In the course of time Moses grew up. Then he went to see his own people and watched them suffering under forced labor. He saw a Hebrew, one of his own people, being beaten by an Egyptian. He looked all around, and when he didn’t see anyone, he beat the Egyptian to death and hid the body in the sand.
When Moses went there the next day, he saw two Hebrew men fighting. He asked the one who started the fight, “Why are you beating another Hebrew?”
The man asked, “Who made you our ruler and judge? Are you going to kill me as you killed the Egyptian?” Then Moses was afraid and thought that everyone knew what he had done.
When Pharaoh heard what Moses had done, he tried to have him killed. But Moses fled from Pharaoh and settled in the land of Midian. (GW)
Faith is not a static phenomenon that one possesses, or not. Rather, faith is a dynamic movement which is continually either being strengthened or weakened through our life choices. Moses needed to learn how to make healthy decisions of faith, just as much or more than the rest of us. The fact that he was eighty years old before he became the human agent of God’s deliverance of the Israelites from the Egyptians, after a forty year stint in the backside of the desert, tells us that it took him awhile to mature. Even though Moses may have had a sense that the Israelites needed freedom from slavery and acted on that sense by killing a ruthless Egyptian, his method and sense of timing were off.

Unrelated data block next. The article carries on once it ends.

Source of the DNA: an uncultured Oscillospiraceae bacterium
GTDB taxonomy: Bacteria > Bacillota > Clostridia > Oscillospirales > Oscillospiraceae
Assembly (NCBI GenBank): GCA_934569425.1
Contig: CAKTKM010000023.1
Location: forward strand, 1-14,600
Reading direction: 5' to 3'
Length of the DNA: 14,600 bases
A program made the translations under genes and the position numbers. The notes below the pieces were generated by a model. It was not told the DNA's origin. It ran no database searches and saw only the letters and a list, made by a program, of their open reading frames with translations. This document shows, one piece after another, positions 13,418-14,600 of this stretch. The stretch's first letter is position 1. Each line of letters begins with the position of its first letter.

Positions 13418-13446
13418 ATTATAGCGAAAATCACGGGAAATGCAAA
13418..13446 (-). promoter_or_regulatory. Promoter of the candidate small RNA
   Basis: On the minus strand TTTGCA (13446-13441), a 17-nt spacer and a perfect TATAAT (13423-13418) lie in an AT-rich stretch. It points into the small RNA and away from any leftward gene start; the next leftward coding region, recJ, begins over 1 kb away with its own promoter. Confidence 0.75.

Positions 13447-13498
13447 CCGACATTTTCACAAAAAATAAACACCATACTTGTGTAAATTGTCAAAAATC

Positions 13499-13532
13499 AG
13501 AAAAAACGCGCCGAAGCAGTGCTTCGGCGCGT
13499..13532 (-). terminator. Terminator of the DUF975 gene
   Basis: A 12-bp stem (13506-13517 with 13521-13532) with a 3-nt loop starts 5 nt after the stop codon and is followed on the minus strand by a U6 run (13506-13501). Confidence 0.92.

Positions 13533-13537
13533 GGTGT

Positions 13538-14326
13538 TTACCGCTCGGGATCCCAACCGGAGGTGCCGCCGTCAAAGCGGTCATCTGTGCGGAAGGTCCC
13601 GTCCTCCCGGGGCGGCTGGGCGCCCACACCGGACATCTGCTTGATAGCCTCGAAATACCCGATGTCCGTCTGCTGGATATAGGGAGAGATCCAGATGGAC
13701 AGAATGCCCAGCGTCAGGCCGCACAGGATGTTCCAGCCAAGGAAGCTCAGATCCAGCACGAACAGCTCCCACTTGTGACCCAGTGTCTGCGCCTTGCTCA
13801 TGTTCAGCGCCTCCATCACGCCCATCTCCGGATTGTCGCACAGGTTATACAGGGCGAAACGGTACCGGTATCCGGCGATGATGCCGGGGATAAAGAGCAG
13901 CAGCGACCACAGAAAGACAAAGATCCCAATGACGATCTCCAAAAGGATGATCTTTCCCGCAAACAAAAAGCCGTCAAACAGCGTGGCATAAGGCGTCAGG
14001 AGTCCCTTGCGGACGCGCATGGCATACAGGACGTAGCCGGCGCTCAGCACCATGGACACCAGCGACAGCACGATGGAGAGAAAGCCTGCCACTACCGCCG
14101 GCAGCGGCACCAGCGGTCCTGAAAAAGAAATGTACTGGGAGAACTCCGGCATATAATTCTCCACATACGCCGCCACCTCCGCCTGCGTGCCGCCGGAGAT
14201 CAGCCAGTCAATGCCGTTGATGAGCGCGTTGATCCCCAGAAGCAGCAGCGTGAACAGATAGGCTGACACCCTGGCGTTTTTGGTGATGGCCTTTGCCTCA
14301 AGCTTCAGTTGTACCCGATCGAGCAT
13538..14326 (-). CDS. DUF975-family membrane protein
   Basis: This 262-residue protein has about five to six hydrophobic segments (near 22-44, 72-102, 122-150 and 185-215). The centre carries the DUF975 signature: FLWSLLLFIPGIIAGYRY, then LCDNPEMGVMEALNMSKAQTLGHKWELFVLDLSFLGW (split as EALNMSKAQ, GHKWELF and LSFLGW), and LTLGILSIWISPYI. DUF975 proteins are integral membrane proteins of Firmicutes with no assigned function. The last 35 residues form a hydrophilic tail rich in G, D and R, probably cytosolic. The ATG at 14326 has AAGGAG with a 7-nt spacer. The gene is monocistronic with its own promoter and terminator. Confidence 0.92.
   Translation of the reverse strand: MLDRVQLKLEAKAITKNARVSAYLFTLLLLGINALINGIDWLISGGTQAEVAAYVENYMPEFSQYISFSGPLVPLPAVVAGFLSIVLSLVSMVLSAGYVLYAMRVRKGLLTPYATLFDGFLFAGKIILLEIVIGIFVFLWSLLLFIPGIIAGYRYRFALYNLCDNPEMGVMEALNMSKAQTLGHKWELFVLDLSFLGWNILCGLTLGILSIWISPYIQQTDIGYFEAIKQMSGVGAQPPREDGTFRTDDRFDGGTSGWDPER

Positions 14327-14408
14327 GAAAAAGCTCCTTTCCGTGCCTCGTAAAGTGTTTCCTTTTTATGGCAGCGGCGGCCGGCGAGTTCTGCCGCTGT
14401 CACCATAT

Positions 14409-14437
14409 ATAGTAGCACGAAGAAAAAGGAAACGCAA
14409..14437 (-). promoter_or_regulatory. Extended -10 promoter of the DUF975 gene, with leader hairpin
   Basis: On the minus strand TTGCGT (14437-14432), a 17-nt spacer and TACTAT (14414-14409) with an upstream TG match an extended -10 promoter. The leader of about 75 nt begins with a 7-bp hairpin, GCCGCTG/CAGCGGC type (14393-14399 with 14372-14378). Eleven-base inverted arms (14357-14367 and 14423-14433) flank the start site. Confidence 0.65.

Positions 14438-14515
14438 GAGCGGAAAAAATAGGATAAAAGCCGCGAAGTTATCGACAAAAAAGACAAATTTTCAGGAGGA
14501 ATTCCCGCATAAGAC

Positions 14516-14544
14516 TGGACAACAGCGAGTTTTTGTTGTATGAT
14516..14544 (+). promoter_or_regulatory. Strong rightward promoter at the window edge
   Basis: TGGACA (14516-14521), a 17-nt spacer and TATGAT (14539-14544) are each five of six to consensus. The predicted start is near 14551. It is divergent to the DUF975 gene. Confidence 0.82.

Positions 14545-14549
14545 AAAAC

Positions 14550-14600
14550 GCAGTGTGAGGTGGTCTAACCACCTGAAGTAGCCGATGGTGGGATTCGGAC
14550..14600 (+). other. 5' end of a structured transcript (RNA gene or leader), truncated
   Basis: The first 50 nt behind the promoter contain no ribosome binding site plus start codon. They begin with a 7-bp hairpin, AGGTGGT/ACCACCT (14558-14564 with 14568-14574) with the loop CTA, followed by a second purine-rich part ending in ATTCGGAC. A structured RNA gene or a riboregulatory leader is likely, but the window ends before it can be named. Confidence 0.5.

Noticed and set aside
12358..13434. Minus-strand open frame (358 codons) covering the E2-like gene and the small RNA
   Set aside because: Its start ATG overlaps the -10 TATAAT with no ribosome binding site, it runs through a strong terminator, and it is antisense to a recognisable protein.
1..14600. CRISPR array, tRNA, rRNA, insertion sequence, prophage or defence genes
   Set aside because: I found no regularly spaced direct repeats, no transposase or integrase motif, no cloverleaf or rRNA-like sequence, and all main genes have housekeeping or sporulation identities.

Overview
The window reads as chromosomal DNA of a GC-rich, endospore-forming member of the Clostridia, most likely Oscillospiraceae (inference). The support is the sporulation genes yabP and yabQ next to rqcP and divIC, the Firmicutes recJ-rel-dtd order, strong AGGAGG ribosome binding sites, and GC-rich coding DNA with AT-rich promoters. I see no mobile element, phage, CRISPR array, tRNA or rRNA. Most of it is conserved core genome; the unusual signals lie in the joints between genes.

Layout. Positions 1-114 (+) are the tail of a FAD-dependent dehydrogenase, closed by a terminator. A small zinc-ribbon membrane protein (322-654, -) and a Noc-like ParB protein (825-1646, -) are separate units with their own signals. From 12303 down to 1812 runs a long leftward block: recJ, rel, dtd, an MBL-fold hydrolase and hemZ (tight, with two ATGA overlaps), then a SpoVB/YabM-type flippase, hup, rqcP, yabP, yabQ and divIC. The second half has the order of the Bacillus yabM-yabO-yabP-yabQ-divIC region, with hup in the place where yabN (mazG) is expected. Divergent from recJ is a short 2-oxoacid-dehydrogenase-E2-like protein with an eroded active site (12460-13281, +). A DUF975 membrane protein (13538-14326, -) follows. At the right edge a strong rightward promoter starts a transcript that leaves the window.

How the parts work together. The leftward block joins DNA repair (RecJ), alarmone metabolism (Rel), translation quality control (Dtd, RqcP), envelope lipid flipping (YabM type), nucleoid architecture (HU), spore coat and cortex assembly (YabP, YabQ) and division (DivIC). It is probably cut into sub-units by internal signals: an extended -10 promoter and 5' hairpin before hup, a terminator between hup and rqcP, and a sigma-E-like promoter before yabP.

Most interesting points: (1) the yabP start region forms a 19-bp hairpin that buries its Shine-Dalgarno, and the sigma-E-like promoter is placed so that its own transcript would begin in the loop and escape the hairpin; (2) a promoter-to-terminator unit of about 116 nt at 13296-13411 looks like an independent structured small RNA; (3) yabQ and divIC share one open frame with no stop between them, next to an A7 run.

There is a time for everything, said the writer of Ecclesiastes. Wisdom, which is the ability to apply faith to concrete situations with appropriate forms, is often in the timing of things. To know when to speak and when to listen, when to act and when to wait, is an important facet of faith. The ancient Israelites were slaves in Egypt for a long time. Moses knew they were suffering, and he acted in “good faith.” Yet, it was not yet time and it was a rash movement. Eventually, the Jewish cry of suffering arose to God, and God heard them, remembering his covenant with them. Why God did not act sooner, or use Moses earlier, is information that is only privy within God himself.
If we are to develop a strong and wise faith with an opportune sense of timing, we will need to rely on God. Trusting in ourselves, our own efforts, and our own gauge of how things ought to proceed will usually not end well. We may, like Moses, find ourselves taking a “time out” from God in obscurity until we learn to wait on him.
In the fullness of time, Paul said to the Galatians, Jesus came, born of a woman, born under law, to redeem those under the law (Galatians 4:4-5). God knows what he is doing, even though it might seem like he is sometimes slow to act. God sees. God delivers. And he does it in his timing – not ours.
Redeeming God, you control all things, including the clock. Give me wisdom so that my sense of timing might reflect your will and your way, through Jesus Christ, your Son, who with you and the Holy Spirit reign supremely as one God, now and forever. Amen.